✍🏻 Professor Romance’s 4 ⭐️ Review: Rebecca Norinne’s Homecoming, a Speakeasy Taproom story âœðŸ»

Overall Grade: ⭐️ ⭐️ ⭐️ ⭐️

Rebecca Norinne’s Homecoming begins with the perfect combination of elements: a woman returns to her hometown in the shadow of her divorce from her controlling narcissistic husband, a handsome, hunk of a hero lives in the carriage house on her family property, and they engage in a fake relationship to thwart her mother’s matchmaking attempts only to fall madly in love with each other. 

Here’s the thing. Homecoming starts out strong and feels sluggish towards its end. Once her hero, Preston, falls in love and commits to a real relationship with the book’s heroine, Rosalie, the story loses a bit of its forward motion. Norinne tries to remedy it with some last-minute tension between them, but, for me, it feels manufactured at best. Preston and Rosalie are fated, and they are the best combination. Both of them have been deeply hurt in past relationships, so they are reticent to leap into another relationship, but Norinne develops their chemistry so well that their pining is the perfect foreplay, kindling a fire that eventually is acted upon. 

See, that’s the thing with this story. You will adore Preston and Rosalie together. There is no moment that feels too heavy for these two. Yes, there is the requisite set-up reticence to falling for each other, but they become friends first and lovers eventually. When they encounter trouble, as the reader, you feel unhappy for a fracture in their friendship, but Norinne remedies it quickly with a deep conversation and forgiveness (usually on the part of Preston).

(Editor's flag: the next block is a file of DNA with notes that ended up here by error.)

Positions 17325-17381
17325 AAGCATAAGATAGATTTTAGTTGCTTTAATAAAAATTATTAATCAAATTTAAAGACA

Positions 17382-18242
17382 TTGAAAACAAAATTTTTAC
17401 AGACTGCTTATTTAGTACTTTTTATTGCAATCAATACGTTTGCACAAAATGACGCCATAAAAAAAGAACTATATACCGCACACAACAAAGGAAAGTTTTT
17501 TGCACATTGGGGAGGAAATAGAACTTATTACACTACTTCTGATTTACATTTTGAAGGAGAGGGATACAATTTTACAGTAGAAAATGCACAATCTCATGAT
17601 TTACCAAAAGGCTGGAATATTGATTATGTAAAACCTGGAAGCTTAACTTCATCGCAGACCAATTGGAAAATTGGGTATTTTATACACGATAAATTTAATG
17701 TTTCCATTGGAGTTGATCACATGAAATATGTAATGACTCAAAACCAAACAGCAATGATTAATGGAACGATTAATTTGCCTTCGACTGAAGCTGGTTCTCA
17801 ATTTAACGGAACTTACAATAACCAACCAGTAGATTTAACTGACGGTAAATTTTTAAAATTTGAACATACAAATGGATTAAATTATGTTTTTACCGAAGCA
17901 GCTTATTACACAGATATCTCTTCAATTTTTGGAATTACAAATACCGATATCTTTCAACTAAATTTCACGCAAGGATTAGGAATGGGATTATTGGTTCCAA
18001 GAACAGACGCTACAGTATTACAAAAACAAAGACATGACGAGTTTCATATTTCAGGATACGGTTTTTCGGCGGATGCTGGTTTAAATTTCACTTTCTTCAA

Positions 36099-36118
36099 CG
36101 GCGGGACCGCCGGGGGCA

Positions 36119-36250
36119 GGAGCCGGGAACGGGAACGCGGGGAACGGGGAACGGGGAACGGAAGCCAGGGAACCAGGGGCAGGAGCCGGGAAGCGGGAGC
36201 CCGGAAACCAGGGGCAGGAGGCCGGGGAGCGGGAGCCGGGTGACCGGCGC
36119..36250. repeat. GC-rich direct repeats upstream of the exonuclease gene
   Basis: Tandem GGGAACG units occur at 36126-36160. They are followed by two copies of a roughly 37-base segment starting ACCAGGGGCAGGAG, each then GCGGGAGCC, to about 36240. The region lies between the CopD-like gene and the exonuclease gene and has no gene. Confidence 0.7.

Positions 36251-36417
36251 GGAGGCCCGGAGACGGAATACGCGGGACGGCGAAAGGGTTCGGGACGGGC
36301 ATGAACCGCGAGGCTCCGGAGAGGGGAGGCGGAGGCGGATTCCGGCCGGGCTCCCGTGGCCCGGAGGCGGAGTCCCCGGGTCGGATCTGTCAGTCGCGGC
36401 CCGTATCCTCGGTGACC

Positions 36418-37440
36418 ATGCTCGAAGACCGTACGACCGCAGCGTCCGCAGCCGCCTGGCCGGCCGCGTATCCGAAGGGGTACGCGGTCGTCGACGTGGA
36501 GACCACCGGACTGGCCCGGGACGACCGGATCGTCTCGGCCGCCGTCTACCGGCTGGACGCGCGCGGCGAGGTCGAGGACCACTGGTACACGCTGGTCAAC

There is a dastardly ex-husband to contend with, but as is the case with most romance, he gets his comeuppance. Rosalie’s mother is the comic relief of this story, and her wily ways of pushing these two together will make you smile big. 

While Preston and Rosalie’s story is a sweet one, you will see the cracks of the story at various points. However, Homecoming is another great addition to the Speakeasy world (even if its connection comes fairly late in the story). I recommend this book for its connection to the Speakeasy Taproom series. It will keep you connected while you feel all the love for Preston and Rosalie. 

In love and romance, 

Professor A


I teach students to write for college. I love to read writers who write romance. Why not review and promote the writing of people who love to write romance? Win-win for me

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